1. Latency-Sensitive AI Workload Routing with Azure Private DNS A Records


    To set up latency-sensitive AI workload routing with Azure Private DNS A records, we want a configuration that ensures that AI workloads are routed efficiently, with DNS resolving to the closest or most optimal endpoint based on latency.

    To accomplish this goal, we use the Azure Private DNS which allows us to manage domain names within a virtual network without needing to add a custom DNS solution. This service is useful when you need to use your own domain names to access resources within Azure.

    The key resources involved in this setup will be:

    1. PrivateDnsZone: This represents the DNS zone that we control within Azure, where we can manage our DNS records.
    2. RecordSet: A set of DNS records within the DNS zone. For A records, this is where we specify the IP addresses for our workloads.

    Here is how you might implement this in a Pulumi program written in Python:

    import pulumi import pulumi_azure_native as azure_native # Configure the resource group where we will put our resources. # This is like a folder that will contain all the things we create. resource_group = azure_private_dns_zone_group.ResourceGroup("resource_group") # Create a Private DNS Zone. # This DNS zone is private, meaning its records are only resolvable within the Azure network. private_dns_zone = azure_native.network.PrivateZone( "private_dns_zone", resource_group_name=resource_group.name, location="Global", # Azure Private DNS Zones are always Global. private_zone_name="aiworkloads.local" ) # Here we are going to create two A Records for our AI workload servers. # The servers are in different locations, and we want requests to route to the server with the best latency. # A Record for Server 1 (assume this server is in US East) a_record_set_1 = azure_native.network.RecordSet( "aRecordSet1", resource_group_name=resource_group.name, zone_name=private_dns_zone.name, ttl=300, # Time-to-live for the DNS record record_type="A", relative_record_set_name="server1", a_records=[azure_native.network.ARecordArgs(ipv4_address="")] ) # A Record for Server 2 (assume this server is in Europe West) a_record_set_2 = azure_native.network.RecordSet( "aRecordSet2", resource_group_name=resource_group.name, zone_name=private_dns_zone.name, ttl=300, # Time-to-live for the DNS record record_type="A", relative_record_set_name="server2", a_records=[azure_native.network.ARecordArgs(ipv4_address="")] ) # Now, we've got our DNS setup. Here's how it routes: # Requests to "server1.aiworkloads.local" go to (US East Server). # Requests to "server2.aiworkloads.local" go to (Europe West Server). # Export the DNS zone name so we can see the result once Pulumi is done deploying pulumi.export("private_dns_zone_name", private_dns_zone.name)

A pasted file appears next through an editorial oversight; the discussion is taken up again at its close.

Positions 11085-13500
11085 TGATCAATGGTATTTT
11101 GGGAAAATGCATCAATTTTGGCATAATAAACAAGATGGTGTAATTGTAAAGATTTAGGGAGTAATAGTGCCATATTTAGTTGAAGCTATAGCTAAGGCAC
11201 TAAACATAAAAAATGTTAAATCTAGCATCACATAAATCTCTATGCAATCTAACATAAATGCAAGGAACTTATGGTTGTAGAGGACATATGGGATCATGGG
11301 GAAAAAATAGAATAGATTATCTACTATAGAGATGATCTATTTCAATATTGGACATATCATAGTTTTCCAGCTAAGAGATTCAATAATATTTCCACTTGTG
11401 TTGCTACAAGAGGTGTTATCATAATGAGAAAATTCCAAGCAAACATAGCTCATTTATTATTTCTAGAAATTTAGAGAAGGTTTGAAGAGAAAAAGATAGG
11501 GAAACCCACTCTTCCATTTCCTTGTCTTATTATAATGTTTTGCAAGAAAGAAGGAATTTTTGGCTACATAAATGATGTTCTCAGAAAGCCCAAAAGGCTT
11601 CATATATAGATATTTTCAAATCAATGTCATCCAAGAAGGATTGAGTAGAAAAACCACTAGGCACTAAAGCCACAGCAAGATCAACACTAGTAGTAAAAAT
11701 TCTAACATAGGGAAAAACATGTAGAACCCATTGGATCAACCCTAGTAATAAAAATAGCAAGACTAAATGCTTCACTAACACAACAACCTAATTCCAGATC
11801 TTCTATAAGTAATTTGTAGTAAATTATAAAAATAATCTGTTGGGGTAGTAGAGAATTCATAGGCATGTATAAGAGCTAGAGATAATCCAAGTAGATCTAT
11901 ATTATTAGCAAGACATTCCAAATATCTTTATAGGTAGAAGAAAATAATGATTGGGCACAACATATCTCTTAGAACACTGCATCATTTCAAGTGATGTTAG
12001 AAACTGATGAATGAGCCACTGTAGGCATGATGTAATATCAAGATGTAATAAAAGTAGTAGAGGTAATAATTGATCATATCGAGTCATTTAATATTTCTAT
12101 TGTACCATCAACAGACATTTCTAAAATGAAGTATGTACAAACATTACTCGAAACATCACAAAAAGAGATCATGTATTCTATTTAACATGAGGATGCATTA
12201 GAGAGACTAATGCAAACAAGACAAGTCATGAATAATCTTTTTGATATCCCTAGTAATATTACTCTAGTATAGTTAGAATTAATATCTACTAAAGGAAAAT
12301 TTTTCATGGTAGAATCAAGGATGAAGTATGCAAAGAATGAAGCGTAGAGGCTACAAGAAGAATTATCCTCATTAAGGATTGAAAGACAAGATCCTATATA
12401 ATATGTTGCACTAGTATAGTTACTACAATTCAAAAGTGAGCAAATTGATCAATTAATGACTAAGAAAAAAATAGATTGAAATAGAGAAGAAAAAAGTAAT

In this Pulumi program, we first create a resource group to hold our resources. Think of it as creating a folder for your project in a file system. Then we create a Private DNS Zone in that resource group, which acts as the domain under which we can create DNS records.

    We then create two A Record Sets with different IP addresses simulating two AI workload servers located in different regions, allowing for region-based routing. The ttl (time-to-live) value is set to 300 seconds, but you can adjust this based on how often the IPs of your workloads change.

    This is a very simple example, but in a production setting, you might have traffic manager or load balancers in front of your workloads, and your DNS records would point to those instead of directly to virtual machines.

    Once the Pulumi program is run, it will set up the resources in Azure, and you'll be able to route requests through your custom domain within the Azure network. This setup can contribute to lower latency for AI workloads since traffic can be routed to the closest server based on DNS resolution.